Let’s play a game that we’ll call, “Count The Genres”. Video games do a pretty good job of covering their bases in terms of the copious amount of scenarios and storylines they deal with. You have your run-of-the-mill sci-fi game, fantasy plots set in mystical realms, hospital simulations, farming sims, sports, you name it, there is probably a video game that touches on it in some way. There is one genre though that I am constantly amazed by the lack of coverage it receives and that is, the Western. How many Western themed games can you name?
I am curious as to why the Western genre gets as little love from electronic gaming as it does. This is especially true when you consider how romanticized the genre has been in books, radio, and film since the turn of the century. If one were to examine television from the Fifties and Sixties, shows like, “Gunsmoke”, “Rawhide”, and “Bonanza” were mainstays. The Seventies and Eighties brought viewers “Little House on The Prairie”. My question is, why in hell aren’t there more Western video games? I am befuddled by this lack of prairie doggin’, whiskey drinkin’, gun totin’ awesomeness for a few reasons.
If you wanted to, you could make a pretty decent parallel between peoples’ motivations to go West and why people play video games to begin with. There was definitely a sense of escapism to be had upon crossing through the Cumberland Gap and essentially leaving civilization as people then knew it. There was also a great deal of adventure and fear of the unknown that lay in front of you. Do we not play video games to get all of those same sensations? Sure, the pioneers faced real danger and peril compared to their gamer counterparts. I have played through Oregon Trail enough to know death-dealing diarrhea was one wagon length away at all times during those journeys. I just think it is odd that one of the greatest American adventures doesn’t get the attention that other enduring genres are treated to all the time.
The fact that there are so many sci-fi titles compared to Westerns is especially baffling. If placed in the realm of reality, science fiction has the potential to be infinitely more boring than life in the West. Sitting in a spaceship doing nothing for extended periods of travel or rolling slowly in a wagon over a land that was home to Indians, poisonous snakes, flooding, starvation, the rickets, and f’ing bears. What sounds like a more awesome game to you? Why do we even need to turn to fantasy settings for action when we have time periods like the Western Expansion of the United States? You can’t tell me the story of Lewis and Clark wouldn’t make a badass game, I am not even going to mention Daniel Boone. That dude’s son was kidnapped and tortured by indians and Boone kept on adventuring. Need another example? James Bowie. How many people do you know that have a bigass knife named after them? Not only that but witness this:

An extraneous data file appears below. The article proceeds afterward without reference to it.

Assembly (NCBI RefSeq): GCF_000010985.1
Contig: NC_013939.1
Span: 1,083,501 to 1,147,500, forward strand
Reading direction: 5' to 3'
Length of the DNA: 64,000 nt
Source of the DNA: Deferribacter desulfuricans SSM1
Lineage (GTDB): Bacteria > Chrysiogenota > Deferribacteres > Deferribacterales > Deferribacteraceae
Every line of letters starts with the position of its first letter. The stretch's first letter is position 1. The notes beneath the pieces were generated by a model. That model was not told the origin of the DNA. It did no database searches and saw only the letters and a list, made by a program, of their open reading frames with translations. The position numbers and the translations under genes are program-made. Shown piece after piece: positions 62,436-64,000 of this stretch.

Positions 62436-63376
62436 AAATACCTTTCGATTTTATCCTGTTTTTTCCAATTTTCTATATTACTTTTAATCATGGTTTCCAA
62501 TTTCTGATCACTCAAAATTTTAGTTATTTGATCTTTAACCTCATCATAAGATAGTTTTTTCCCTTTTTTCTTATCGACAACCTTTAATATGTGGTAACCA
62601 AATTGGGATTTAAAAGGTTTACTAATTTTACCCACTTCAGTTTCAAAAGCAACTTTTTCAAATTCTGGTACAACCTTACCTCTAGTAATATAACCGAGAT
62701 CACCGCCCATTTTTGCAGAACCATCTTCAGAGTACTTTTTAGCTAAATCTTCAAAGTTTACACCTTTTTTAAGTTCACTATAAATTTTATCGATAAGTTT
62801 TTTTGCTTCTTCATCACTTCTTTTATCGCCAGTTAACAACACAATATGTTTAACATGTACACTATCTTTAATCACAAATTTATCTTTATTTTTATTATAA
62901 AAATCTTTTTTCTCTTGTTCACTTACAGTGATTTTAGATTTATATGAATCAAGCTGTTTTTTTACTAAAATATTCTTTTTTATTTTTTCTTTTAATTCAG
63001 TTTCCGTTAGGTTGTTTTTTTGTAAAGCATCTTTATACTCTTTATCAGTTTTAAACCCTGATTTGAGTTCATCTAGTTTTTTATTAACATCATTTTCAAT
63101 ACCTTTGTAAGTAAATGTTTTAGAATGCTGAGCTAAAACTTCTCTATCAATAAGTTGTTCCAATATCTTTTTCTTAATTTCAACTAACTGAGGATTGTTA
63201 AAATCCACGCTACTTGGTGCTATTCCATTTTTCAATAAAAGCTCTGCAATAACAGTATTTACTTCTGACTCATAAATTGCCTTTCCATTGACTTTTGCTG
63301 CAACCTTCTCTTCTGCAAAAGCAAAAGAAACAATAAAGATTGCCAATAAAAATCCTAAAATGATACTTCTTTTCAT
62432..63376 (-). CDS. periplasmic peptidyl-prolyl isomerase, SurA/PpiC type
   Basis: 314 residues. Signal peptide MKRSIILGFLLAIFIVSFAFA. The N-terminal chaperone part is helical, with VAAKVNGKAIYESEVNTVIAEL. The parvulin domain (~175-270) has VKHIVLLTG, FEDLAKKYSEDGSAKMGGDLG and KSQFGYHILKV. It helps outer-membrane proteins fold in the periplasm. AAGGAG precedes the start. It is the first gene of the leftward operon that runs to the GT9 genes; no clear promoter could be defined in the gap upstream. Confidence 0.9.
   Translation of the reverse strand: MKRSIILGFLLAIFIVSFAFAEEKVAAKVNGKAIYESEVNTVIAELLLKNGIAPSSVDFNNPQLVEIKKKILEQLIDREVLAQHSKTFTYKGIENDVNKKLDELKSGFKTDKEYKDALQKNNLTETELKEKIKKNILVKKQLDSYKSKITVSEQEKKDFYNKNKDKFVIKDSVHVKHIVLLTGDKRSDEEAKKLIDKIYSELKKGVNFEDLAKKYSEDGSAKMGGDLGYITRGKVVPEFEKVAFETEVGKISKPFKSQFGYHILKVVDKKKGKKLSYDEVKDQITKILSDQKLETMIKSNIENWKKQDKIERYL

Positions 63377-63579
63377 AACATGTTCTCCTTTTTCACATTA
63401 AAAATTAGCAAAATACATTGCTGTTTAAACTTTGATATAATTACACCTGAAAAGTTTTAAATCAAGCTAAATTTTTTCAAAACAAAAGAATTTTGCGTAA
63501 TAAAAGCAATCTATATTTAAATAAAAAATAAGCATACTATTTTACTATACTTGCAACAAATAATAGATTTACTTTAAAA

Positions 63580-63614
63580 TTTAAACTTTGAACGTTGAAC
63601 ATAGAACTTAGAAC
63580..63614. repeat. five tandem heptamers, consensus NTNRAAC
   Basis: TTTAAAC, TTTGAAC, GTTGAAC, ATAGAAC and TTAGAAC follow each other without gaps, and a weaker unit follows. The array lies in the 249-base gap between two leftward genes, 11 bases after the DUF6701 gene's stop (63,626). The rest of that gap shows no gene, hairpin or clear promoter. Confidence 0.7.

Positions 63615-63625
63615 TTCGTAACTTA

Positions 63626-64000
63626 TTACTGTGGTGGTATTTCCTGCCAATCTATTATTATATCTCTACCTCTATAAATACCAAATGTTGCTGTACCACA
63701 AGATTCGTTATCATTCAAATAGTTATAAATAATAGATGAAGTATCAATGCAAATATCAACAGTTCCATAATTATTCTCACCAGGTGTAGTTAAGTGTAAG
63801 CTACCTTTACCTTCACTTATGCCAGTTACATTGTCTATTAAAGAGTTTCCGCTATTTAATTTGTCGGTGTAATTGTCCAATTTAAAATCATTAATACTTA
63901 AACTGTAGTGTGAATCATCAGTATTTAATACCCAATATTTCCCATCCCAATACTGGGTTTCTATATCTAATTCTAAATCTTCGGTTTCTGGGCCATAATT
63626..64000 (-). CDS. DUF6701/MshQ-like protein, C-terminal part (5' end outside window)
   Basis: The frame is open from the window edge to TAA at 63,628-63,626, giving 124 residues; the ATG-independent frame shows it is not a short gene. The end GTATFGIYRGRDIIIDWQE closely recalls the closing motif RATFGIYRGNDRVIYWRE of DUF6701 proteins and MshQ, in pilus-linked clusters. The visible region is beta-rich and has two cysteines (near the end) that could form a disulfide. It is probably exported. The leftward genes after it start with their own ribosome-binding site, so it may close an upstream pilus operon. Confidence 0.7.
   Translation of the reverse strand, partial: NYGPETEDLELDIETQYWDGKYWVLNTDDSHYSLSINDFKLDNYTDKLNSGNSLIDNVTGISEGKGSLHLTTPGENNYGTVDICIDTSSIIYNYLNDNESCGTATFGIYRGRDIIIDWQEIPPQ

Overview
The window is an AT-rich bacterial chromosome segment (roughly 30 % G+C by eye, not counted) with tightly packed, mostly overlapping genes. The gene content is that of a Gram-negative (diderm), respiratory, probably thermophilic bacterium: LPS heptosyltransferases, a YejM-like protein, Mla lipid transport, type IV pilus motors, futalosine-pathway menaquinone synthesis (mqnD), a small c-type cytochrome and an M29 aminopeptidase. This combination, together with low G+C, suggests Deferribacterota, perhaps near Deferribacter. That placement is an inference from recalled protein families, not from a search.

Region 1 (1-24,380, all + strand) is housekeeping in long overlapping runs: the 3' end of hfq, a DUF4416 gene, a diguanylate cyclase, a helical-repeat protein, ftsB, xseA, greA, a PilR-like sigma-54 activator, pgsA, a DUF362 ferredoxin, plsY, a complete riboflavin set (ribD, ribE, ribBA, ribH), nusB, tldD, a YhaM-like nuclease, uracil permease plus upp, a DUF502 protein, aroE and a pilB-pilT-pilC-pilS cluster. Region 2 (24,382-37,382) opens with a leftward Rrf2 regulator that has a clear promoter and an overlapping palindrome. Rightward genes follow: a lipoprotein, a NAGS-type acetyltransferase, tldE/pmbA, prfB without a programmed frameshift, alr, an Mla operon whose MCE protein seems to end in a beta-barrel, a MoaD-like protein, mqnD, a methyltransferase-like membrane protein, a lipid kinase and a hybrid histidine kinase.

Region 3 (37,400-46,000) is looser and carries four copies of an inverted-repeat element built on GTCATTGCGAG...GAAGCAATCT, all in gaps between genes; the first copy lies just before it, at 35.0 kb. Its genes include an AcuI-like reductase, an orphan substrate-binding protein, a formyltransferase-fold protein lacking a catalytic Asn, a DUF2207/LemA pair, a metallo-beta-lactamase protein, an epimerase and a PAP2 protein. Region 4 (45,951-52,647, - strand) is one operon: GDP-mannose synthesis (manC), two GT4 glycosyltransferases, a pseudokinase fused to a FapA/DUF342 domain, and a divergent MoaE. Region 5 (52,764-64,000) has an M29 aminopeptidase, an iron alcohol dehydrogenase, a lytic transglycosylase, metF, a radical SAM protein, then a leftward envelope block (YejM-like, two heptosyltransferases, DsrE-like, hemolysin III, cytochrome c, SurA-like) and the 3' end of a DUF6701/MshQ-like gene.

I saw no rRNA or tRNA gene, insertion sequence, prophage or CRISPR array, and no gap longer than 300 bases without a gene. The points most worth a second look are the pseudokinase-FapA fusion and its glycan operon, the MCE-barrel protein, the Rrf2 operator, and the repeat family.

The dude had his portrait done with him holding brass knuckles. American. Badass.
Another thing that irks me as an RPG fan is that a role playing game based in the West could be extremely open-ended and huge. Yes, I know Red Dead Redemption is coming out and it is supposedly the biggest land area Rockstar has ever constructed but anyone that thinks Red Dead Redemption is going to be a true RPG needs to have their head examined. But hey, I will take what I can get and I pre-ordered the game. By the way, don’t think I overlooked the Wild Arms series. I just find it novel that the only people who thought the Wild West would be a good RPG setting would be Japanese.
Now it is time for some academic honesty. Yes, I live in Idaho. Yes, I am a history teacher/nerd. The funniest part is that I am not even that big of a Western fan, I just think it is interesting that such a big part of the American psyche and history gets overlooked in modern gaming. In the past couple of years that has changed a bit with titles like the Call of Juarez series, Gun, and the Red Dead series but you look at the amount of fantasy games kicked out in the same time period and the West is dizzyingly outgunned by elves, wizards, and dwarves.
I would actually be very happy if game developers looked at other historical time periods and locales in American history. Hell, look at New York city in the years between 1895 and 1905 and tell me that wouldn’t make a cool game if someone put their mind to it. Grand Theft Auto: Tammany Hall Stories. There was just as much corruption, drugs, killing, and general creepiness in New York then as there is in the modern day, if not more so.
Getting back to the Western game, I guess there is just part of me that thinks if we can have 722,561 games based on World War II, we can do better than a few dozen games based in the 100 year period between 1800 and 1900. Something that held true for those traveling West still holds true for game developers today, that huge chunk of land and that time period is anything that you want to make of it, ambition is the only determining factor.
Need proof that gaming is severely lacking Westerns, look at this and count how many have been made in the last decade: